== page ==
States pull back on get-tough crime laws
Associated Press | 4/8/2009, 4:52 a.m.
Things changed little for the Rockefeller laws until 2004, when some of the harshest penalties were removed. Then, last year, critic David Paterson was sworn in as governor after fellow Democrat Eliot Spitzer resigned in the wake of a prostitution scandal. He made it immediately clear that he planned to get rid of what remained.
Paterson’s agreement with legislators gives judges — not prosecutors — sole discretion to order nonviolent addicts to treatment instead of jail and ends mandatory jail time for first-time offenses in which violence plays no part. It also expands treatment services and drug courts, and allows about 1,500 people already incarcerated to apply for resentencing.
“A huge percentage of these people can be treated,” said acting New York Supreme Court Justice Laura Safer Espinoza, who has spent more than a decade in a Bronx drug court. “They can become producers instead of drainers.”
In her court, nonviolent drug offenders who stay clean while working or attending school full time can have their sentences reduced or dismissed.
“We have a 55 to 60 percent success rate,” she said. “That is excellent for the kind of people we’re talking about.”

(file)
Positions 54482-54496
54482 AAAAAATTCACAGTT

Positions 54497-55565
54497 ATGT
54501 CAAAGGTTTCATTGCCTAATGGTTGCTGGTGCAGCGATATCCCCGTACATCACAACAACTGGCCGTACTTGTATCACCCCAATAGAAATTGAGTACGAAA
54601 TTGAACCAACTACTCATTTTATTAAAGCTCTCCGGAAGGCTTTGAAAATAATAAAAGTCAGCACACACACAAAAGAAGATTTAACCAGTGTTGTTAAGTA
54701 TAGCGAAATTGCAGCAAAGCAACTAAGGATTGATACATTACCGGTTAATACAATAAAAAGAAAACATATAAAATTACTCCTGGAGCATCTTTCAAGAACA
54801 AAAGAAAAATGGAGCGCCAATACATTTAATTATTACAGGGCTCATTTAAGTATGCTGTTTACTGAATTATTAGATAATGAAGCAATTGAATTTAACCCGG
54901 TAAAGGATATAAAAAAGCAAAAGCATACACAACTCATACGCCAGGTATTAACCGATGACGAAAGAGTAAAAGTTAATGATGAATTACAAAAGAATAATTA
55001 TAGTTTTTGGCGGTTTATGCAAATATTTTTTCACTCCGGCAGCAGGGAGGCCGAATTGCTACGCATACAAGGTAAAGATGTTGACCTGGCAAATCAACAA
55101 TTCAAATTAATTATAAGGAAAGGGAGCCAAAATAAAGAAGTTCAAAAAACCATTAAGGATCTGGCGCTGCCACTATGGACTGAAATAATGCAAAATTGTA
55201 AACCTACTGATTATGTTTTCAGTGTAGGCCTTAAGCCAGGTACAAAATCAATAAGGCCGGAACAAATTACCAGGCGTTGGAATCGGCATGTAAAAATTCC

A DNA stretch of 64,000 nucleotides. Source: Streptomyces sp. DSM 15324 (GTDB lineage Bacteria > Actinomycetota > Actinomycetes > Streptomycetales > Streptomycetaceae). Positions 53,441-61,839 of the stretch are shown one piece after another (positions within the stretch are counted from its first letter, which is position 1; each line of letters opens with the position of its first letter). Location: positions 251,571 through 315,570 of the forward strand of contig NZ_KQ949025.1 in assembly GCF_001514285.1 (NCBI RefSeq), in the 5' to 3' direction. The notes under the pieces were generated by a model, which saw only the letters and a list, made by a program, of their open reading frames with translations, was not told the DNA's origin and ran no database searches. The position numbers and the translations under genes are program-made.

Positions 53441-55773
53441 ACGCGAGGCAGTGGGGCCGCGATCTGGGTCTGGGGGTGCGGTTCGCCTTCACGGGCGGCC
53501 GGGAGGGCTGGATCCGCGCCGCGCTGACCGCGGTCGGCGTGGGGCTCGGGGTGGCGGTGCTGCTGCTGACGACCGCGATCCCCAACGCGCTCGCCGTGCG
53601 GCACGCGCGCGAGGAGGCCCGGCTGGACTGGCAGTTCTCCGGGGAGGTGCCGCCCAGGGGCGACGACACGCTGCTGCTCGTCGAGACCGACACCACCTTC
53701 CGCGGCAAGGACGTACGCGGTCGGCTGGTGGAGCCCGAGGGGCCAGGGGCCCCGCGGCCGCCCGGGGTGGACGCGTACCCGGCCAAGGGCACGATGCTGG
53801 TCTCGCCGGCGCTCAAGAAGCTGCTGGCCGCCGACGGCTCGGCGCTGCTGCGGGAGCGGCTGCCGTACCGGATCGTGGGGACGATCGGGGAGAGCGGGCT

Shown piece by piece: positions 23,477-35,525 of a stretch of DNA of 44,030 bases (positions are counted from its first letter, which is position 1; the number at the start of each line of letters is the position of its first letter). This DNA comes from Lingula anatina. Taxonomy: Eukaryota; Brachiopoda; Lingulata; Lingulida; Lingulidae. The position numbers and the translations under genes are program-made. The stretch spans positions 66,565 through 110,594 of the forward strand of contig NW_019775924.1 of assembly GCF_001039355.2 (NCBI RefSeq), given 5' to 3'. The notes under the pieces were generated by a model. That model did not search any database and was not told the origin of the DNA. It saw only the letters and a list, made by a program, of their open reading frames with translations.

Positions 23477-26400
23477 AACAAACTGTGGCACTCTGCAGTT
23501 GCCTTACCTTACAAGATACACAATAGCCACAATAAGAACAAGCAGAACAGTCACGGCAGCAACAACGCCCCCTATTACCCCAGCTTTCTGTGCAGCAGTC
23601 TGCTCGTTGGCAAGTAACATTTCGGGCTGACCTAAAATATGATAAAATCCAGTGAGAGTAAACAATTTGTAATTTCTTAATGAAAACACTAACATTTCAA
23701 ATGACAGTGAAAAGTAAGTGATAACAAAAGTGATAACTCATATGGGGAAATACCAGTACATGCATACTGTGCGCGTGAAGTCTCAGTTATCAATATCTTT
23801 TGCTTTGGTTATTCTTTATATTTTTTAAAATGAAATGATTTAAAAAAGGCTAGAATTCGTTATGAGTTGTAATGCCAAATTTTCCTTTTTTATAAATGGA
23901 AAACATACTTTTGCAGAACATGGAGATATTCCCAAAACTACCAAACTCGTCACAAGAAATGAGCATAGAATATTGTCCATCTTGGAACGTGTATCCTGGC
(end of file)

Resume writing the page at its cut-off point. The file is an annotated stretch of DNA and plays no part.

At least 16 other states in the past year have changed regulations.
Last month in Kentucky, where the prison budget is nearly half a billion dollars, Gov. Steve Beshear signed bills expected to save more than $16 million by allowing addicts to seek treatment instead of spending time in prison, as well as other incentives.
Kansas and New Jersey reduced the number of parolees who would have faced going back to prison for technical violations such as missing meetings with their parole officer, according to a recently released analysis by The Sentencing Project, a Washington, D.C.-based research and reform advocacy group.
“The rapid rise in prison populations over the past two decades has now collided with the fiscal crisis,” said Marc Mauer, the project’s executive director.
The U.S. prison and jail population has reached an all-time high of more than 2.3 million, the report said, based on government figures.
By far, California has the most stringent “three strikes” laws. Unlike other states, it says third-time felons can be put away for life for last offenses including petty theft and shoplifting. A third-strike conviction carries a sentence of 25 years to life.
The state may be forced to release up to a third of its nearly 170,000 inmates because overcrowding and poor medical care are causing the deaths of about a prisoner per week, a three-judge federal panel said in a tentative ruling in February.
But the state appears unlikely to change its hard stance.
“California is going no place in terms of changing our laws,” said Barry Krisberg of the National Council on Crime and Delinquency, located in the Bay Area. He has studied inmate populations as a state commission member.
“The politics have always been driven by liberals afraid of being viewed as soft on crime,” he said.